The Department of Physics’ award-winning outreach team works hard to build relationships with local schools and community groups; inspire young scientists around the world; improve access to physics at Oxford; and engage the public with our research. The team’s essential work is often generously supported by our philanthropic donors.
Claire Beecroft is one such ardent supporter of our department and her recent gift has enabled the Physics Horizons programme to come to fruition. The programme delivers a series of workshops for key stage four and key stage five students in schools across Oxfordshire and Warwickshire and students benefit from activities such as a virtual tour of a perovskite laboratory, a panel discussion about how new ideas and creativity in physics are shaping our lives, and sessions on careers in STEM.
‘I liked the idea of supporting Physics Horizons in particular because of the way it aims to break down some of the stereotypes typically associated with STEM subjects,’ said Claire. ‘My daughter is currently in year nine, so I was pleased to support something which might inspire girls of her age to consider studying physics beyond GCSE level.’
The pilot of a brand new programme offering remote one-to-one mentoring for 120 Year 12 students over a 12-month period has been funded by Mathematics Education for Social Mobility and Excellence (MESME). A new organisation that exists to support students from all backgrounds to achieve excellence in the mathematical sciences, so that they go on to have a greater and richer range of future personal, employment and economic choices.
Charlie Jewell, Programme Manager at MESME, said: ‘MESME and Oxford’s Department of Physics are committed to encouraging students from all backgrounds to study mathematical sciences at university. By introducing school students to university-style maths and physics problems, and providing personalised mentoring support, we believe this programme will have a profound effect on their future relationship with maths and physics.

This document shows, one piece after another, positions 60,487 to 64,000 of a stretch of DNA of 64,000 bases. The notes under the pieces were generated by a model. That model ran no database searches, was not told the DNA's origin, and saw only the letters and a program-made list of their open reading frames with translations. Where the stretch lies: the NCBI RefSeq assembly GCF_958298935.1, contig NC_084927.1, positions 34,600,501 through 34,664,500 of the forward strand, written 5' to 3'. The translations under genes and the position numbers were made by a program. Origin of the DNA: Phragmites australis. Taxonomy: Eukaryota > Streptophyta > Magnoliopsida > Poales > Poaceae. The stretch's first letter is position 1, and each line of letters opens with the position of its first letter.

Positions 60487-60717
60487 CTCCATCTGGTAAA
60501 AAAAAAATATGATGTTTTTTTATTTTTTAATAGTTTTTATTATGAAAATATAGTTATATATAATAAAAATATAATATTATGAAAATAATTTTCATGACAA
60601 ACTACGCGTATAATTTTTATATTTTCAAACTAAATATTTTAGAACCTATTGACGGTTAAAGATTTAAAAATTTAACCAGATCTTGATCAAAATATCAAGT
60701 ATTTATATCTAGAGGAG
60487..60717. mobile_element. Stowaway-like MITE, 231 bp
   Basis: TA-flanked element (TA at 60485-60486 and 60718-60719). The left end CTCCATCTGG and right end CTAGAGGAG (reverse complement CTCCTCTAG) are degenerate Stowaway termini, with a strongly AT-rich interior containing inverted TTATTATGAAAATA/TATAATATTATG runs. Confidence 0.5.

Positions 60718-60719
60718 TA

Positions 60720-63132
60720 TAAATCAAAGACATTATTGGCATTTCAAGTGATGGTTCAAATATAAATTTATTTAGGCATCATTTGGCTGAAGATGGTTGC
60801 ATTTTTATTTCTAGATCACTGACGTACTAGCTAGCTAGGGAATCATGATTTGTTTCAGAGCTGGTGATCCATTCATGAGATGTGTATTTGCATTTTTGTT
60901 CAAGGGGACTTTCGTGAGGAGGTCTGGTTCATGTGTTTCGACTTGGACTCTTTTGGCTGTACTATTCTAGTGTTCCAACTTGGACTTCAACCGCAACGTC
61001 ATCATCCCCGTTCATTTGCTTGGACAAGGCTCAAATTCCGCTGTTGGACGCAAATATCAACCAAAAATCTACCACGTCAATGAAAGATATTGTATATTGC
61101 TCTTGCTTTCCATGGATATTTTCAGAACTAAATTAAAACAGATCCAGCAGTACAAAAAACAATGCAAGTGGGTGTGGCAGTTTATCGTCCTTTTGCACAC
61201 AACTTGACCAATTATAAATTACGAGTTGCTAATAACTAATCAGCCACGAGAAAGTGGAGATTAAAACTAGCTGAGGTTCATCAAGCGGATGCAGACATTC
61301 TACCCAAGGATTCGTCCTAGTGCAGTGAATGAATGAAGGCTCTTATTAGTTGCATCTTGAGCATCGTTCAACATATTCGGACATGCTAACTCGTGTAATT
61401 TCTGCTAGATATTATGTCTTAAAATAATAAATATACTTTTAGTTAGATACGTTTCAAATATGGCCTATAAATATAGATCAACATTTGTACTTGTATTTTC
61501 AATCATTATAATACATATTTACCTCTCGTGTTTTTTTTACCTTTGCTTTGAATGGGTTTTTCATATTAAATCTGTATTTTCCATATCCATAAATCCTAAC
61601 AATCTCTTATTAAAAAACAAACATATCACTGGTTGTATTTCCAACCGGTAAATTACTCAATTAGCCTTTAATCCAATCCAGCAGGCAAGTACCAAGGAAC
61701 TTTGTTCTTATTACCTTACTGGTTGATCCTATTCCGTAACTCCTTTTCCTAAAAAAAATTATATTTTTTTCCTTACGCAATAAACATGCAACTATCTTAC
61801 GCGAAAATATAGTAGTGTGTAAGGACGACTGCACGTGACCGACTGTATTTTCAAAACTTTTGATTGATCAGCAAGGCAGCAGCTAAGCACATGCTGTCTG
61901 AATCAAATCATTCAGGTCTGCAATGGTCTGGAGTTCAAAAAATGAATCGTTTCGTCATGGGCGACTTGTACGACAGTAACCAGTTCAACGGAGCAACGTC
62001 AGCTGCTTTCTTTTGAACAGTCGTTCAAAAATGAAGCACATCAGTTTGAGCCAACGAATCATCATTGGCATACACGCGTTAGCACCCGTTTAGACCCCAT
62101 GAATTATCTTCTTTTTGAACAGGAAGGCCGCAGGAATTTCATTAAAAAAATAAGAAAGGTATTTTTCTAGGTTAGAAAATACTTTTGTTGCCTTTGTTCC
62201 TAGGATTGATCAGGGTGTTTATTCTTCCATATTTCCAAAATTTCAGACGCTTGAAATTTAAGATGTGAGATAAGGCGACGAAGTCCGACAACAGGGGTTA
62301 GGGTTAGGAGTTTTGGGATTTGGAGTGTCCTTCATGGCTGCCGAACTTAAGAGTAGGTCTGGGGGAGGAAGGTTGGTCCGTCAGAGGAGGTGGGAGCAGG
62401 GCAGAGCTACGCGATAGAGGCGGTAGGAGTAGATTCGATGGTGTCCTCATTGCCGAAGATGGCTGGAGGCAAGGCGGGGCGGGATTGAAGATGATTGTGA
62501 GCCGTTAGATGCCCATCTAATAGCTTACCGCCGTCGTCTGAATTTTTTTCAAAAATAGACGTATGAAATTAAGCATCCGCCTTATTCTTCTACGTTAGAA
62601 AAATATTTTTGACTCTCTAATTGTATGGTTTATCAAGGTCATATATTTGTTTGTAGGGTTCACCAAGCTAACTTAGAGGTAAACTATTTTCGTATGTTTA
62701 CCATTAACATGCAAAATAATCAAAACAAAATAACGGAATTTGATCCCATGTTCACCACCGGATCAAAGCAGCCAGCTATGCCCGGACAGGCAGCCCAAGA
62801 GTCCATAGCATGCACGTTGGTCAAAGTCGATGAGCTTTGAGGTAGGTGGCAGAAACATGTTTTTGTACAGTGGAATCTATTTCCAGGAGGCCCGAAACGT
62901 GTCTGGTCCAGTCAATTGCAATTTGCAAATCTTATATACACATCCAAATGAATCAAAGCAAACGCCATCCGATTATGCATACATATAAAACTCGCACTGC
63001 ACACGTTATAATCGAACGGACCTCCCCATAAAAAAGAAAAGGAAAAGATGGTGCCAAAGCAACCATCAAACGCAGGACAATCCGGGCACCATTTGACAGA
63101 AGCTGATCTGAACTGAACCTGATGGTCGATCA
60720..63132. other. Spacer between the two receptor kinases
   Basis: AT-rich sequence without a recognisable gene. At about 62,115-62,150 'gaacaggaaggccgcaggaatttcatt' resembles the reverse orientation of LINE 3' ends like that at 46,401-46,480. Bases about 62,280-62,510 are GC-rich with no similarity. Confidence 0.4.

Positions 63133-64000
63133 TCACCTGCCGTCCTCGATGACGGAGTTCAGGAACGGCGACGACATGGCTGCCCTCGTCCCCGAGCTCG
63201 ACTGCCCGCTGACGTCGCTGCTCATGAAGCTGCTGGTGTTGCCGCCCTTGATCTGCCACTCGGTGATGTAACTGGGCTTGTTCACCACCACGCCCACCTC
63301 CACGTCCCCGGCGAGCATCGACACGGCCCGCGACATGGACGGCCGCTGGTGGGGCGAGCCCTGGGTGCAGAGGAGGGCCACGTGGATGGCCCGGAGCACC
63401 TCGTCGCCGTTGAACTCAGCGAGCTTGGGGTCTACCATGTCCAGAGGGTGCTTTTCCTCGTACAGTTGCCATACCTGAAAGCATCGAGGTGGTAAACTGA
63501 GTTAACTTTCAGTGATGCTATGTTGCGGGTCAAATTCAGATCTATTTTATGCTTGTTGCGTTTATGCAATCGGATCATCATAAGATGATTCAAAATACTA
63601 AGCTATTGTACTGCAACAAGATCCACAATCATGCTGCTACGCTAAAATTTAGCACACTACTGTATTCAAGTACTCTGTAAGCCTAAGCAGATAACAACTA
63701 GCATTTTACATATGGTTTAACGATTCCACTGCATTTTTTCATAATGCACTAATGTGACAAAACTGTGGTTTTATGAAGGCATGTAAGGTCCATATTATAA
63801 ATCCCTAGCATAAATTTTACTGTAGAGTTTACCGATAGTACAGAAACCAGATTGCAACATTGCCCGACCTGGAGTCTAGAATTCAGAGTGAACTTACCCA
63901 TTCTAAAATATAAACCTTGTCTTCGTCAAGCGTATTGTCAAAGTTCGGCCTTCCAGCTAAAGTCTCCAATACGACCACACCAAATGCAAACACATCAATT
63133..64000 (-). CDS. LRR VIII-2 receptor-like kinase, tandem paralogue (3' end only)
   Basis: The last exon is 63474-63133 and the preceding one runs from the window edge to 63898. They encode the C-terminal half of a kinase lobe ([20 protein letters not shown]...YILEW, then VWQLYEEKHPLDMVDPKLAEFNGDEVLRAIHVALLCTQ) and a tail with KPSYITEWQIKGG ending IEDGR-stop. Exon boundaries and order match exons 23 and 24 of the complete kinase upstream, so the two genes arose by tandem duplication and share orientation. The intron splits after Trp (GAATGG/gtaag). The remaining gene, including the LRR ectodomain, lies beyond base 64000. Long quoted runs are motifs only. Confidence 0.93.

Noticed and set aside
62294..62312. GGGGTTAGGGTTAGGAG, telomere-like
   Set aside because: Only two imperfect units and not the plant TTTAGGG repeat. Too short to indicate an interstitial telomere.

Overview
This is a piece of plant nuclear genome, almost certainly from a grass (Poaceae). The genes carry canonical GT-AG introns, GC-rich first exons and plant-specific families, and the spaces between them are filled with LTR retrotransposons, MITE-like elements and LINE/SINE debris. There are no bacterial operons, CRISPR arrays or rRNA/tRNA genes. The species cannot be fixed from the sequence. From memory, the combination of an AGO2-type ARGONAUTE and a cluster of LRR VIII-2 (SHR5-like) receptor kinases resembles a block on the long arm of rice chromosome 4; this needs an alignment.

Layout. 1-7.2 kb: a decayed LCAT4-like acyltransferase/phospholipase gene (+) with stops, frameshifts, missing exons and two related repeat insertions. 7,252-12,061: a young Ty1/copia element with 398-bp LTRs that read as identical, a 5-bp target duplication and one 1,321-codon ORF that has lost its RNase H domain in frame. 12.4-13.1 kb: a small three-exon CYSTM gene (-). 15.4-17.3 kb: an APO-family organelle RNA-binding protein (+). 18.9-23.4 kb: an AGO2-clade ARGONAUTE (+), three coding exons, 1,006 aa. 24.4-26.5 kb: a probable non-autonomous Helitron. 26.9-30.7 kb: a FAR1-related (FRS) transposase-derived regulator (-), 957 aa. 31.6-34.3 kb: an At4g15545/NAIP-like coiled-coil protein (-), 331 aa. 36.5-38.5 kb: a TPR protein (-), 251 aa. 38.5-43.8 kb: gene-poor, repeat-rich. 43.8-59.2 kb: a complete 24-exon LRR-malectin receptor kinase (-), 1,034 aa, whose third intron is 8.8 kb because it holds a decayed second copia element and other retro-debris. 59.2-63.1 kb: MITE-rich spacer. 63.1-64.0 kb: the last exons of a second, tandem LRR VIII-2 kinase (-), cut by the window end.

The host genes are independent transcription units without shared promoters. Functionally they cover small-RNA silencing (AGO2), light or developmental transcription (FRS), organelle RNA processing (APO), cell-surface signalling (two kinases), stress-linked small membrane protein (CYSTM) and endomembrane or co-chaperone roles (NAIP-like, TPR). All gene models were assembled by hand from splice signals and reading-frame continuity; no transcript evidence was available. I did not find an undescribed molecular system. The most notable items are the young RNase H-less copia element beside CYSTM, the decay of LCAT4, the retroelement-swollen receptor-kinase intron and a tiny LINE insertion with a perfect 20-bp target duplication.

‘We are delighted to be supporting this new initiative, and we look forward to seeing it develop over the coming months.’
In another recent initiative, the Department of Physics has partnered with the Institute of Physics (IOP) to offer a programme of tutoring and mentoring to local sixth-form students. The 14-month programme, Levelling Up: Physics, provides 40 students with a programme of dedicated physics tuition from a specialist A-level tutor. The pupils will also be part of a mentoring programme run by the Department of Physics; students will be paired with undergraduate physicists who can provide insight into what it’s like to study physics at university. The IOP also coordinates companion programmes in maths and chemistry known collectively as Levelling Up: STEM.
The Department of Physics’ participation in this programme would not have been possible without the support of our generous donor, Tony Hill, an Oxford alumnus who has worked closely with the IOP to design the programme.
‘I wanted to work with the IOP to create something which would provide real opportunities to level the playing field in STEM education,’ said Tony. ‘I am delighted that Oxford is participating in the pilot of the programme, and I was pleased to be able to facilitate this via a donation to the Department of Physics. The students' HE destination may be Physics, Engineering, or indeed any STEM subject that requires Physics A-Level.
‘For me, supporting outreach work in this way is incredibly rewarding, because it enables me to provide young people with the educational opportunities that they deserve.’
Another long-term supporter of outreach in the Department of Physics is the Lancaster-Taylor Charitable Trust that exists to further educational excellence; they have been supporting a variety of initiatives since 2018.
‘We are very pleased to be supporting the excellent work of the Department of Physics’ access and outreach team at Oxford,’ said trustee Steven Edwards. ‘It is particularly encouraging to see how outreach activities have been able to adapt and continue during the pandemic, despite the very challenging circumstances. Covid-19 has created additional barriers for some young people in engaging with STEM subjects, so I’m very pleased that the Lancaster-Taylor Charitable Trust has been able to assist with this important work.’
Find out more about our work with schools.
Find out more about our work with the public.